Security concerns

The younger generation adopt the latest innovations and tech-enabled services without a second thought, but older consumers might be a bit more skeptical about entrusting their financial details to digital processes and systems they don’t understand.

Nearly three-quarters (73 per cent) of US consumers who have not adopted mobile banking and two-thirds (67 per cent) of those who don’t use mobile payments are put off by concerns about the security of the technology, according to Federal Reserve data.


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Compelling voices and contributed content from around the web

Andy Brown

Andy is marketing director for payments at NCR. He has nearly 30 years' experience in e-payment systems from the delivery and support of systems in the Far East and Europe, from both the product management and marketing perspectives. Based in the UK, Andy is responsible for marketing NCR payment solutions.

Dena Hamilton

Dena is NCR's Director of Enterprise Fraud & Security Software Solutions. She specializes in fraud, risk, compliance and security, with over 35 years of experience in the financial services space. Her focus is the development and deployment of enterprise financial crime solutions optimized in prevention, detection and back office efficiency.

James W. Gabberty

Gabberty is a professor of information systems at Pace University in New York City. An alumnus of the Massachusetts Institute of Technology and New York University Polytechnic Institute, he has served as an expert witness in telecommunication and information security at the federal and state levels and holds numerous certifications from SANS & ISACA.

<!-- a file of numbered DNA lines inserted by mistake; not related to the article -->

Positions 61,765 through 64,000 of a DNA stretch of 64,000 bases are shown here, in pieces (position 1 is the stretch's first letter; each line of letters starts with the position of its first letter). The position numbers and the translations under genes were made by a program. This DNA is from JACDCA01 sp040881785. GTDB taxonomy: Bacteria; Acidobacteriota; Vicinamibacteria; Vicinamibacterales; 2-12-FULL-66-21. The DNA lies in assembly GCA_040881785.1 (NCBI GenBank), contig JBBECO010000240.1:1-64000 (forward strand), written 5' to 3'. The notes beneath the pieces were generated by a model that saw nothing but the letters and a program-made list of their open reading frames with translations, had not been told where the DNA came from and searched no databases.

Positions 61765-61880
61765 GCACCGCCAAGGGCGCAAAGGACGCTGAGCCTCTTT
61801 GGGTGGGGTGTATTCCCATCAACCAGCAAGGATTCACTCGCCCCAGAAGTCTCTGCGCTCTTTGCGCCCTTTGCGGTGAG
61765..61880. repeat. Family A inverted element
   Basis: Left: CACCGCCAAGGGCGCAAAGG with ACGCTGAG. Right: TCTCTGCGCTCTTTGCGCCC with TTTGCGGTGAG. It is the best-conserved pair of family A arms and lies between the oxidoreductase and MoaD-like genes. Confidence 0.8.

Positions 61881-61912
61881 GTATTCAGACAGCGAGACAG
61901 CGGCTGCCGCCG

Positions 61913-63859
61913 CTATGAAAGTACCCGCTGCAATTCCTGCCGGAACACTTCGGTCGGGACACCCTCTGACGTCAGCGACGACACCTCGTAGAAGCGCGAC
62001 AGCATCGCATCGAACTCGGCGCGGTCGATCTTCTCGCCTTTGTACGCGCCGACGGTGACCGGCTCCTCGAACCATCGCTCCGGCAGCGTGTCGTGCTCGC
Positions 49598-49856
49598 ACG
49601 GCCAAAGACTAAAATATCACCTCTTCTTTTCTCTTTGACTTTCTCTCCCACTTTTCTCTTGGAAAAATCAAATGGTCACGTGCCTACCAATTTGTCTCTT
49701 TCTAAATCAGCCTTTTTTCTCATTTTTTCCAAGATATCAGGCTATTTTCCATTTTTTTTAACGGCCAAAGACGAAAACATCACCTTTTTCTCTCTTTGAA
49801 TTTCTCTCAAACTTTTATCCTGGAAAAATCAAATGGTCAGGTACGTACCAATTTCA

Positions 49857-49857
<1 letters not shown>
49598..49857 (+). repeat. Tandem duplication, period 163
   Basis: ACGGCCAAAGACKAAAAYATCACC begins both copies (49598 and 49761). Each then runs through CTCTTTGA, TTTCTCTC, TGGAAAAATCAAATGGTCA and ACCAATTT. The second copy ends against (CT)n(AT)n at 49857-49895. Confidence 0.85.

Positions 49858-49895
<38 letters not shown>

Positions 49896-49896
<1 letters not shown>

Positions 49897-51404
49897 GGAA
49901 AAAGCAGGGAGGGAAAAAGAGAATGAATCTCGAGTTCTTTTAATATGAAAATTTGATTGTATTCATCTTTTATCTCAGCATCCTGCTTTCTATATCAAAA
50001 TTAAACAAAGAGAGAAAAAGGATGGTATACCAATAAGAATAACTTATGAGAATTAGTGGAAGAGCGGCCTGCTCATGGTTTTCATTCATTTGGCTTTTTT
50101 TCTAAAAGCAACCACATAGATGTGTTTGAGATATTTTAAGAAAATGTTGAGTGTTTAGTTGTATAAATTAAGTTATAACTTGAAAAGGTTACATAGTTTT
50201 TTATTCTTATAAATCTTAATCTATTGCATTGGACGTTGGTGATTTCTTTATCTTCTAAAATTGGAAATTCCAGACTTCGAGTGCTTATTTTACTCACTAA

Neill Harris

Neill Harris is product marketing director for ATM solutions at NCR. He travels extensively to many of the world's leading banks and financial institutions, articulating how self-service technology and innovation can inform and support strategies and solve challenges.

Zachary Ehrlich

25-year-old writer, and as a native San Franciscan, I am unreasonably loyal to Bank of America, if only for their superhero-like origin story, involving the 1906 earthquake and Italian fruit vendors.

Marisa Mann

Marisa Mann brings over 15 years of experience in consulting and financial services industries to the Solstice team, working on large scale enterprise initiatives across many technologies, including specializing in the digital space – Internet and mobile. Mann is passionate about mobile and the endless possibilities for the enterprise, delivering business value through strong brand recognition and driving to excellence in the consumer experience. Prior to Solstice, Mann worked at JP Morgan Chase, Diamond Management and Technology Consultants, Washington Mutual, Inc, and Accenture.

Brad Strothkamp

Cleopatra Mavredis

Cleopatra is NCR’s Global Marketing Manager for Channel Solutions and has more than 20 years of experience in the ATM industry. NCR’s channel solution portfolio is comprised of APTRA Vision, Inetco Insight and OptiSuite solutions.

Edward Wade

Edward is a freelance writer from Sheffield. Now living in London, he focuses on business and finance.